The resulting paste from the previous process is mixed with 4 to 5 volume of alcoholic solvent comprising of single carbon aliphatic to penta carbon straight chain aliphatic alcohols. This is stirred well. Preferably the alcohol used is ethanol, which is amicable for human consumption. The lutein falls out as a solid. This is filtered and dried in vacuum oven to get lutein of purity 55% to 60%. The alcoholic fraction is distilled under vacuum fully so as to get a red pasty, material. This material consists of the non - water - soluble fraction of the hydrolysis reaction and consist of free fatty acids and wax. This is the residual material from the reaction mass after the release of lutein as crystals. This is reddish orange in color as it still contains little unseparated lutein. A surprising discovery has been made that if the purified lutein is mixed with this fatty acid and wax combination, the lutein gets stabilized and remains in a stable form without getting oxidized. The lutein, thus, obtained is blended in to this pasty material by physical mixing in a laboratory ribbon blender. This resultant paste has about 30% lutein and stays stable beyond 6 months at normal ambient conditions of storage. The free lutein remains free. It does not chemically combine with fatty acid or wax.

The invention is further elaborated with the help us following examples and should not be construed to limit the scope of the invention.

EXPERIMENT 1

50 grams of marigold oleoresin containing 13.8 % by weight lutein ester (xanthophylls-marigold oleoresin) is dissolved in 500 ml of n-butyl alcohol at 40°C and filtered through filter paper to get a clear solution. This solution is taken in a round bottom 3-neck flask attached with thermometer, nitrogen sparge line and the inner temperature adjusted to 45°C. To the above solution. 3.0 Gms of tetra butyl ammonium bromide is added and stirred for 5 minutes. To the above solution 5 grams of sodium hydroxide powder was added and stirred. The inner temperature raises 50°C due to reaction being exothermic. This is cooled to 45°C. The reaction mass checked for the absence of starting material after S hr. The reaction mass was quenched in 51trs of water containing 250 gms of urea. The pH of this solution was adjusted to 3.5 to 4.0 using 80 grams of acetic acid. The reaction mass was filtered through filter paper. The retained solids were dissolved in 250 ml of ethyl acetate at 35°C and filtered again to remove insolubles. The ethyl acetate layer was dried with anhydrous sodium sulphate & distilled out below 50°C to get a semisolid residue. The residue is triturated with 4 to 5 volumes of ethyl alcohol for 4hrs and filtered under nitrogen blanket. The dry lutein crystals are collected and dried in a vacuum oven at 50°C. After drying the vacuum is released using nitrogen and material is packed in black coloured two layered food grade container. Final weight 6 grams and the assay of the lutein is 52 % by UV method with an overall yield of 90% lutein.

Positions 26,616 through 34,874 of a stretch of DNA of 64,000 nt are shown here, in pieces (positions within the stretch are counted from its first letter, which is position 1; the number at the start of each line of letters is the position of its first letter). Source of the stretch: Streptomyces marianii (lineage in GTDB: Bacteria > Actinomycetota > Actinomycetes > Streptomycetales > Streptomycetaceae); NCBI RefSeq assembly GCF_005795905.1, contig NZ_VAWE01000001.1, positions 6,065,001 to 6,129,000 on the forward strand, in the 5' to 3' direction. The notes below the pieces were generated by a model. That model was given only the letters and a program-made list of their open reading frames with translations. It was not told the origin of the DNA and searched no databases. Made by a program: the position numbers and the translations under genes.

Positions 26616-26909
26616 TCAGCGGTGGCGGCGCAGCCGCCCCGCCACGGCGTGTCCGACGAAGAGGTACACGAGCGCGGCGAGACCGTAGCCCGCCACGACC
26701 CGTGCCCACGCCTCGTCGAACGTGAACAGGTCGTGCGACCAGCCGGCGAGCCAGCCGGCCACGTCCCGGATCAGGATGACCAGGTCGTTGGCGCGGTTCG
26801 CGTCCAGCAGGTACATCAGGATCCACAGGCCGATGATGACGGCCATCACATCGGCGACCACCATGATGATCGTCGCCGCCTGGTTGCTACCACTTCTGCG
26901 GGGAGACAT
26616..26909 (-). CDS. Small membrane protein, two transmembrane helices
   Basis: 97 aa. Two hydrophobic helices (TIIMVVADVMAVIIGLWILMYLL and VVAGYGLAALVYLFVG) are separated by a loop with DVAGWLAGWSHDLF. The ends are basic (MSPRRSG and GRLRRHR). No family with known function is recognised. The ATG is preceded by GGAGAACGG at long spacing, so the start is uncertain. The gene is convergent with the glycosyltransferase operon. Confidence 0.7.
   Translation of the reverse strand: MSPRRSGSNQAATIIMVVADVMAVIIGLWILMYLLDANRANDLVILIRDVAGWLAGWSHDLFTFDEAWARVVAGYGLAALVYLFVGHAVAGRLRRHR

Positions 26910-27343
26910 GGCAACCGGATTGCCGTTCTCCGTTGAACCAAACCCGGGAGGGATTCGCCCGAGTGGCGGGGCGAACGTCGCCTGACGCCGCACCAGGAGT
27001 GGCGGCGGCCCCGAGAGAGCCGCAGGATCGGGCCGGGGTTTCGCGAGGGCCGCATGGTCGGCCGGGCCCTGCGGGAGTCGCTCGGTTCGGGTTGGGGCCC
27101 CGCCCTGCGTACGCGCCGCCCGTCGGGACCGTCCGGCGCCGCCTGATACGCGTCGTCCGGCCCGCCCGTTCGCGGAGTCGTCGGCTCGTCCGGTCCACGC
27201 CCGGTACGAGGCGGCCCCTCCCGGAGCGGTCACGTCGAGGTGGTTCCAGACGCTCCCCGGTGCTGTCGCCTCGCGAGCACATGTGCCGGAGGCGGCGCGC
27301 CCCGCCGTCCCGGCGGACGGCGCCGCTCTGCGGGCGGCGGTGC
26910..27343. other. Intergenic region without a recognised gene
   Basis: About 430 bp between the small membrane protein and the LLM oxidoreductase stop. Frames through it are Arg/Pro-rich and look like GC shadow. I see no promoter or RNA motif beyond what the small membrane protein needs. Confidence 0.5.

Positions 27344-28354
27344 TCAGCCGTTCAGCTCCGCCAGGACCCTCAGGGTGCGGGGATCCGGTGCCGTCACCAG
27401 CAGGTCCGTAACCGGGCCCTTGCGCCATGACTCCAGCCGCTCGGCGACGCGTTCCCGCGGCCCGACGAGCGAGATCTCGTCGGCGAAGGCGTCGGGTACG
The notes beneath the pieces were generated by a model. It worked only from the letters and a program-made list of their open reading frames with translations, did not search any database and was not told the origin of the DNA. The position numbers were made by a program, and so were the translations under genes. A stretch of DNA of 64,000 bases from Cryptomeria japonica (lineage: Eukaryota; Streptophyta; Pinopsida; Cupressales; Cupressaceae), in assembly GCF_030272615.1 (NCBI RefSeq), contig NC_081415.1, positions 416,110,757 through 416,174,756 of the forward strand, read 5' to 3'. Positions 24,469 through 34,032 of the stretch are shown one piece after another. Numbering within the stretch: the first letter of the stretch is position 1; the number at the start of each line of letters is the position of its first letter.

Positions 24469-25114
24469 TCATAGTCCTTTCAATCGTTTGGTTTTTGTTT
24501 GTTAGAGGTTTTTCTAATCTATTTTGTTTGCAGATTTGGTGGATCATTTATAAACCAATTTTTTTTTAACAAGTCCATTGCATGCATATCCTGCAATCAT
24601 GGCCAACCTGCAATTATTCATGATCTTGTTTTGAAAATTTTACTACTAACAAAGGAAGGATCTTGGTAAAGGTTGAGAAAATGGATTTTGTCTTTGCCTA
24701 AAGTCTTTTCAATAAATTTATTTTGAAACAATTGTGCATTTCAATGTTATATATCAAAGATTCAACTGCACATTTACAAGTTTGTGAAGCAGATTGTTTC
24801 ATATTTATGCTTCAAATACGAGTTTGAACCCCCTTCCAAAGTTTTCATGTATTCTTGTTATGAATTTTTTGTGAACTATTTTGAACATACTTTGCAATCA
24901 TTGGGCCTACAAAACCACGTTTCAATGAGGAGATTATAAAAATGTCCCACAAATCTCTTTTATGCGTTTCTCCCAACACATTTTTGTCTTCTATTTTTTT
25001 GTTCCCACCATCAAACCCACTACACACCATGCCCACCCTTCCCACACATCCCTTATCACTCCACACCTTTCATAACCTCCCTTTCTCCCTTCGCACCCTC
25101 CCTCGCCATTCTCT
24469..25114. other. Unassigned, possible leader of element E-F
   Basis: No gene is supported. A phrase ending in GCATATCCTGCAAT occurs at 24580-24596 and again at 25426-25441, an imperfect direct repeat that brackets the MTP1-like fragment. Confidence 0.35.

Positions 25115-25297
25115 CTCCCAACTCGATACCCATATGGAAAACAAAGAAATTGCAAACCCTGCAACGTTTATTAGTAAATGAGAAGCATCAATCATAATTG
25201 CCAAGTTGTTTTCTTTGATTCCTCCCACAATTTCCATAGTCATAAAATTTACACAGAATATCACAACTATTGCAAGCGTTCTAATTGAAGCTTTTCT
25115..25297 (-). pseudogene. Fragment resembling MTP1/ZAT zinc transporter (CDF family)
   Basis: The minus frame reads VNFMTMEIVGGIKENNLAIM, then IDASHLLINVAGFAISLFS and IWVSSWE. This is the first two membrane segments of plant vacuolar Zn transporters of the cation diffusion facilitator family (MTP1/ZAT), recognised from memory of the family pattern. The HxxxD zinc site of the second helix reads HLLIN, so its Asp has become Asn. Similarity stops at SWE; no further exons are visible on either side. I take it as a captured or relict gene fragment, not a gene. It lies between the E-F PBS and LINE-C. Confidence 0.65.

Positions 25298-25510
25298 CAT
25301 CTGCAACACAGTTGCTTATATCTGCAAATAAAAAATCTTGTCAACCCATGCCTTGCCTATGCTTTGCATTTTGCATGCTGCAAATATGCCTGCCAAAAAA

EXPERIMENT 2

50 grams of marigold oleoresin containing 14.9 % by weight lutein ester (oleoresin) is dissolved in 500 ml of n-butyl alcohol at 40°C and filtered through filter paper to get a clear solution. This solution is taken in a round bottom 3-neck flask attached with thermometer, nitrogen sparge line and the inner temperature adjusted to 45°C. To the above solution. 3.0 Gms of tetra butyl ammonium hydrogen Sulphate is added and stirred for 5 minutes. To the above solution 5 grams of sodium hydroxide powder was added and stirred. The inner temperature raises 50°C due to reaction being exothermic. This is cooled to 45°C. The reaction mass checked for the absence of starting material after S hr. The reaction mass was quenched in 51trs of water containing 250 gms of urea. The pH of this solution was adjusted to 3.5 to 4.0 using 80 grams of acetic acid. The reaction mass was filtered through filter paper. The retained solids were dissolved in 250 ml of ethyl acetate at 35°C and filtered again to remove insolubles. The ethyl acetate layer was dried with anhydrous sodium Sulphate & distilled out below 60°C to get a semisolid residue. The residue is triturated with 4 to 5 volumes of ethyl alcohol for 4hrs and filtered under nitrogen blanket. The dry lutein crystals are collected and dried in a vacuum oven at 50°C. After drying the vacuum is released using nitrogen and material is packed in black coloured two layered food grade container. Final weight 5.8 grams of assay of 58 % by UV method at a yield of 91%.

EXPERIMENT 3

50 grams of marigold oleoresin containing 13.3% by weight lutein ester (oleoresin) is dissolve in 200 ml of n-butyl alcohol and filtered to get a clear solution. To the above solution 50ml of freshly regenerated strong base anion exchange resin is added (e.g. Resin INDION 860). This solution is stirred at 50 °C for 2hrs & cooled, resin filtered off. The resin was washed with 200 ml of butyl alcohol and washings combined with the filtrate. The total filtrate 3gms of tetra butyl ammonium bromide and 5gms of powdered sodium hydroxide was added and stirred for 1 hrs at less than 50°C. The reaction is monitored using T.L.C. and the work up was carried out as mentioned in the first experiment and final weight is 6 grams having an assay of 52 % lutein with a yield of 94%.